The moons themselves are too small even for Cassini to see directly because they are only a few kilometres to a few hundred metres across. In contrast, their propeller-shaped wakes can be thousands of kilometres long, and some have now been observed orbiting Saturn for several years. They form as a result of a moon's gravity tugging on the surrounding material. The debris inside its orbit, being closer to Saturn, is moving faster, and the perturbation therefore quickly overtakes the moon, creating a long, thin wake ahead of it. This is the leading blade of the propeller. Meanwhile, the material outside the moon's orbit is moving more slowly, creating the trailing blade.

Japan Probe Reaches Venus but Shuts Down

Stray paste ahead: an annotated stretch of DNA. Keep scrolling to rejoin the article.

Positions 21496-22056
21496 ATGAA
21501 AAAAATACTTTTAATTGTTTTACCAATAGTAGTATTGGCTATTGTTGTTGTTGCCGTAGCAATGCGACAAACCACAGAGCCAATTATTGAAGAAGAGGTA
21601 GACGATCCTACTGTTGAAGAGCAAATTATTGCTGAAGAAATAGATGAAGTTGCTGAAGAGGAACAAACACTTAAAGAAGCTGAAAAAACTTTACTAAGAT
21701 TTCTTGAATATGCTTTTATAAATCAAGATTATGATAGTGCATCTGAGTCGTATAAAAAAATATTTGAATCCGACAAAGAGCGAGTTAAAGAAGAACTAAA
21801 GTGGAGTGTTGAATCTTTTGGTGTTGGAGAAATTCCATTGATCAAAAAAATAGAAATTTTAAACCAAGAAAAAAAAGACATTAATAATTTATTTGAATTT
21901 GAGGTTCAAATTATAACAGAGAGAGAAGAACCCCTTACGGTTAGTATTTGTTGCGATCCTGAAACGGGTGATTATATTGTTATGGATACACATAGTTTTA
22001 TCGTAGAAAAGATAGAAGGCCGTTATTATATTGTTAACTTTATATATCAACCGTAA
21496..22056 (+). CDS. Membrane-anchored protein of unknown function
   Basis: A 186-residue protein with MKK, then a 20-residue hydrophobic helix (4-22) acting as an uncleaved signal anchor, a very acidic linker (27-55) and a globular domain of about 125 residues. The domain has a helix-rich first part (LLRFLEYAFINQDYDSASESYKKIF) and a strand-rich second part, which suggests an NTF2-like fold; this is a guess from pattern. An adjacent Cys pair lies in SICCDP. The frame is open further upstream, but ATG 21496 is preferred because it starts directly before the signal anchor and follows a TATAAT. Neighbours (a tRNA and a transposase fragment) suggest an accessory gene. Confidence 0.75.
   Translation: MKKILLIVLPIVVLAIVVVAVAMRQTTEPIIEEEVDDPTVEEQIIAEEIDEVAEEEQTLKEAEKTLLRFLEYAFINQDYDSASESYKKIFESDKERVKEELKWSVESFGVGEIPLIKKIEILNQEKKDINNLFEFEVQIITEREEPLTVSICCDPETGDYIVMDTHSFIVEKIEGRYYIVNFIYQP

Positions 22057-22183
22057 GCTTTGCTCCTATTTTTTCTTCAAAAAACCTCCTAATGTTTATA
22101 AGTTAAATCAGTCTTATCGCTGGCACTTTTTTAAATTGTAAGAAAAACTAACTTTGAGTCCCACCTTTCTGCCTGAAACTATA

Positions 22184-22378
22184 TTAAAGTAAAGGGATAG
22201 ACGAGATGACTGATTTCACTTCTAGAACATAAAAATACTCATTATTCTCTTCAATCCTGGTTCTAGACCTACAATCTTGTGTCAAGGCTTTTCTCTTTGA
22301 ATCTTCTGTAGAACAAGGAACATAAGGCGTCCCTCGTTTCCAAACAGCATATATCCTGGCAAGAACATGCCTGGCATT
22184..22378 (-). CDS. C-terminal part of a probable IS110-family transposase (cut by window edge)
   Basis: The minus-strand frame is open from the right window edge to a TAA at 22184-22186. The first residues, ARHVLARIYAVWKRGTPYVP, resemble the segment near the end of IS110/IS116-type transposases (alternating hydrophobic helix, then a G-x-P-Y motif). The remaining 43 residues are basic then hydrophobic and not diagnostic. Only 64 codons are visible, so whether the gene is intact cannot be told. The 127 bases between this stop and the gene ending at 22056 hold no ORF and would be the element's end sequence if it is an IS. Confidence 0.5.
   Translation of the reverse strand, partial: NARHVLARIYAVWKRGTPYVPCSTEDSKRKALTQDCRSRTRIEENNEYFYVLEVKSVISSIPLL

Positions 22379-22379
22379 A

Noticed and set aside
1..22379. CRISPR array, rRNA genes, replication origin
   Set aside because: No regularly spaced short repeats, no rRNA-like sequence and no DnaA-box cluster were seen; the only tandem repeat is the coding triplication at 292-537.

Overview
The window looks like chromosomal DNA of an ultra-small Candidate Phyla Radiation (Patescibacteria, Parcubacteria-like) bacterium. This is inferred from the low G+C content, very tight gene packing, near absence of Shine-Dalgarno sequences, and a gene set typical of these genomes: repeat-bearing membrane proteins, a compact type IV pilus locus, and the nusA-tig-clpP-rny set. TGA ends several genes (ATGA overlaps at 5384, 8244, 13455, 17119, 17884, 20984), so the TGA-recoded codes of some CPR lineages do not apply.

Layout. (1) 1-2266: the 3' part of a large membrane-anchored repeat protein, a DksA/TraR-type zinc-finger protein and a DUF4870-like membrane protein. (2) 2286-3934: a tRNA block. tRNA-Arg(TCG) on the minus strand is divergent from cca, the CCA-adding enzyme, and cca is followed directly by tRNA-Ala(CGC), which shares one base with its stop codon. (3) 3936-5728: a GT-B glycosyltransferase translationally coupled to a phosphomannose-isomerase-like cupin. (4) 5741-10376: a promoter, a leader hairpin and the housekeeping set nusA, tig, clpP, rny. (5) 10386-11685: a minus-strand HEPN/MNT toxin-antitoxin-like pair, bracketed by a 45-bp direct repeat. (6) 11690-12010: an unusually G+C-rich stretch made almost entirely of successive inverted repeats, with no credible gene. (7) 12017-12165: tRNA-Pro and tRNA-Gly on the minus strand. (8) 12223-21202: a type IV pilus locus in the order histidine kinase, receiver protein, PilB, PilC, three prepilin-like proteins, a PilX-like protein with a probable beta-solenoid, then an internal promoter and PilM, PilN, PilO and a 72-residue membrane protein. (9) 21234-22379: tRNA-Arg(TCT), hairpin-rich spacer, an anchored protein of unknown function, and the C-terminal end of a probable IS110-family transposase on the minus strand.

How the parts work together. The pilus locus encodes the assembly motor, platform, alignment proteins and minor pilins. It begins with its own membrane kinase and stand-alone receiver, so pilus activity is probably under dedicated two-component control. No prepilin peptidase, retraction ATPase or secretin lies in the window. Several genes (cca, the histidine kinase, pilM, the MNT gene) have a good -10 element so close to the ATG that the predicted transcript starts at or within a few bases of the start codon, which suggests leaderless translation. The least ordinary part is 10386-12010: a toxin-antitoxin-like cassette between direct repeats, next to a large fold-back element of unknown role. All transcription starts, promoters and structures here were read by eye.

A Japanese space probe sent to the thick clouds of Venus shut itself down, and its future looks as hazy as the planet it was built to study. The probe, called Akatsuki, which means "dawn," reached Venus on Tuesday to orbit Earth's neighbor on a two-year mission. But communication problems left scientists in the dark about whether it was successfully in orbit.

An American scientist on the probe's research team said the probe shut itself partially down and is in safe mode. That means it is sending back signals indicating it is alive, but not transmitting any data. At first, controllers back on Earth lost contact with the probe and got modulating signals indicating that spaceship may be wobbling a bit. But after a few hours, engineers at NASA and the Japanese space agency, JAXA, were able to lock on the probe's signal and found it shut itself down to protect itself, Limaye said.

Monday, December 6, 2010

Stripes Are Back in Season on Jupiter